FREMONT — Classes in the city district may start and end 25 minutes later for high school students, and 10 minutes later for junior high students, possibly starting this fall.
Administrators are working out details to determine if it's feasible for the new schedule to take effect as early as September, but a majority of school board members indicated last week they would like to see the change implemented as quickly as possible.
The decision follows a recent community survey that asked respondents whether the school day should be pushed back at secondary schools. About three-quarters of respondents agreed that high schools, and in some instances, junior high school, should start later, though there were disagreements as to the preferred start time.
The survey, conducted over six weeks and filled out by 2,251 people, included responses from parents, students, district employees and community members.
The most popular choice, and the one that the board went with, will have high school students in class 8 a.m. to 3 p.m. and junior high students in their seats from 8:15 a.m. to 2:25 p.m. Elementary schools, which on average start at 8:30 a.m. and end at 2:50 p.m., will remain on the same schedule as this year.
Under this scenario, parents dropping their children off at multiple campuses will have 15 minutes between when the junior high and elementary school bells ring to get their kids to class on time — 10 minutes less than under this year's schedules. Similarly, those dropping their kids off at a high school would have 15 minutes to then get to a junior high campus to drop off their younger child — 15 minutes less than now.
Trustees said they realize there are details to be worked out, but they believe pushing back the school day is in students' best interest.
Studies have linked added sleep with improved health and academic success. And, in light of massive budget cuts next year, "why not take the opportunity to try to do something nice for our students?" board President Lara York asked.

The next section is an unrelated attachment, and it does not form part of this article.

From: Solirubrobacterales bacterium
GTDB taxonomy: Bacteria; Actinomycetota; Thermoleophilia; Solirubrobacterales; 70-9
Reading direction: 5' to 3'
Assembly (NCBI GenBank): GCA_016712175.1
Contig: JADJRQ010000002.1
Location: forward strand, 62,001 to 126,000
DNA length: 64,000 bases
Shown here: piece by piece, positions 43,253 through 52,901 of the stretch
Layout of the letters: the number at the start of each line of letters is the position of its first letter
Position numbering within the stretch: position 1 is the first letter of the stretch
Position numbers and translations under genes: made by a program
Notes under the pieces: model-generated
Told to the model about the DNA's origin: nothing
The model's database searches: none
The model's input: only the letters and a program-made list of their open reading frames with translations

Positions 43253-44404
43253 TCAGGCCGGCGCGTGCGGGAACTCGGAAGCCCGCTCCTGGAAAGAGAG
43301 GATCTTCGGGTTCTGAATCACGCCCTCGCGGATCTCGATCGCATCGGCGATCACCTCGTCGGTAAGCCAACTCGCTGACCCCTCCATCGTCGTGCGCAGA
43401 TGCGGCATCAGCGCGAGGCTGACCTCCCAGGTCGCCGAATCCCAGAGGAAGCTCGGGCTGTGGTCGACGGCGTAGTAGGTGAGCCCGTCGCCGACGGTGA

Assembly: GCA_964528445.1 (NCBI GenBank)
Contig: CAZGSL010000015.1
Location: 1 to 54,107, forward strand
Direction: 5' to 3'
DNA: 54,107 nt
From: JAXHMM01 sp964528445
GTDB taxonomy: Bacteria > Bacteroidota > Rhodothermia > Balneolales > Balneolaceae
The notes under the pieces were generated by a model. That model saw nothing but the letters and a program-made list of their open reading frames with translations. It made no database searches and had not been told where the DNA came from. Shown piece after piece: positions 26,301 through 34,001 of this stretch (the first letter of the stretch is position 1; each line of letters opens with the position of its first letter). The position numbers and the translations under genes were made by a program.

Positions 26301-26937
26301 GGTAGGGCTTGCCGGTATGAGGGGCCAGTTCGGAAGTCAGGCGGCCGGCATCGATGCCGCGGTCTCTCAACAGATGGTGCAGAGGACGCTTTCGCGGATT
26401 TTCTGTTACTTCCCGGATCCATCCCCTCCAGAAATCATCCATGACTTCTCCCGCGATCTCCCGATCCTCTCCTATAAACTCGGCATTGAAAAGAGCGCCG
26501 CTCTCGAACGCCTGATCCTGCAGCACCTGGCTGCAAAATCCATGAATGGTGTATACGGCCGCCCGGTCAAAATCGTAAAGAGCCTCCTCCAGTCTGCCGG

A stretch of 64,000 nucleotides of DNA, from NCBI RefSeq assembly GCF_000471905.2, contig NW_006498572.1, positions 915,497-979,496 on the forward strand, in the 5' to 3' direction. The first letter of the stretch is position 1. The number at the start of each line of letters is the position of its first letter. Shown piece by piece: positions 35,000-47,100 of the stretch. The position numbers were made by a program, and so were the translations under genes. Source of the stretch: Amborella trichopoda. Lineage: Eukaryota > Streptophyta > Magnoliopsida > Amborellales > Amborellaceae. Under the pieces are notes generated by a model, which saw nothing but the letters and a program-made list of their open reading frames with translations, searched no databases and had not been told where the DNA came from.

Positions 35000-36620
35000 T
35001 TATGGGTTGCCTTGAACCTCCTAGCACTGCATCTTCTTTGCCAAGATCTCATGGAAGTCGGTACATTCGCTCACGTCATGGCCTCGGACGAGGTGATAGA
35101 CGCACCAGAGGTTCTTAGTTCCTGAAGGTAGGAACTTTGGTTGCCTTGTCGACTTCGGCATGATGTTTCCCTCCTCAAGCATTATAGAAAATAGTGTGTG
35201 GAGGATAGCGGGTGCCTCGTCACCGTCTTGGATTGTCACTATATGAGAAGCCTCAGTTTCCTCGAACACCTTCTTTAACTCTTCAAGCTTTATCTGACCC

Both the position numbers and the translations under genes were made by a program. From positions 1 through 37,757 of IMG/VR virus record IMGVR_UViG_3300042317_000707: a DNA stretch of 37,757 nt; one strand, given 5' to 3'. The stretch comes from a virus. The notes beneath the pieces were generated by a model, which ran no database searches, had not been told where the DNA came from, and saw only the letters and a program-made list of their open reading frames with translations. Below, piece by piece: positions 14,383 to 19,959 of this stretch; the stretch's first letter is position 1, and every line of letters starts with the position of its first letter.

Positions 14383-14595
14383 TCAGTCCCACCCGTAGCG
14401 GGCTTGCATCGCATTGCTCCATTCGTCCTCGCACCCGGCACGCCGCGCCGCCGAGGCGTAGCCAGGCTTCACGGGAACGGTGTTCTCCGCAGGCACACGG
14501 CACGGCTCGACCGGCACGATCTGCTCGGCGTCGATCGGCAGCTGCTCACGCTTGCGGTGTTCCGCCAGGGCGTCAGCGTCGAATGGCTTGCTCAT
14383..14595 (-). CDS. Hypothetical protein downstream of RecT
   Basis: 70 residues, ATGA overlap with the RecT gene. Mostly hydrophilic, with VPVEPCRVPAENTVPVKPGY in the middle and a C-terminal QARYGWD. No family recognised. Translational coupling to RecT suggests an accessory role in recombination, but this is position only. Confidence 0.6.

"All the indicators are pointing to that if we do this, it will help them overall. I don't see the downside," she said.
Studies have shown that teens naturally fall asleep and wake later than younger children. Advocates of a later start time say pushing back the school day at the secondary levels would result in fewer tardy students, and more attentive students.
Others question whether teens would get more sleep or take advantage of the schedule change by going to bed later. Opponents of a schedule change also worry that later school days would interfere with the schedules of students who have after-school jobs or who play sports.
In addition to gauging community desires about the start and end times of school, the recent Fremont survey found that only 5 percent of local high school students sleep more than eight hours per school night. In fact, more than half sleep six hours or less, while some medical studies suggest that teens should be getting nine hours of shut-eyes per night.
Fifty percent of high-schoolers also spend four or more hours on homework each day, according to survey results.
Contact Linh Tat at 510-353-7010. Follow her at Twitter.com/Linh_Tat.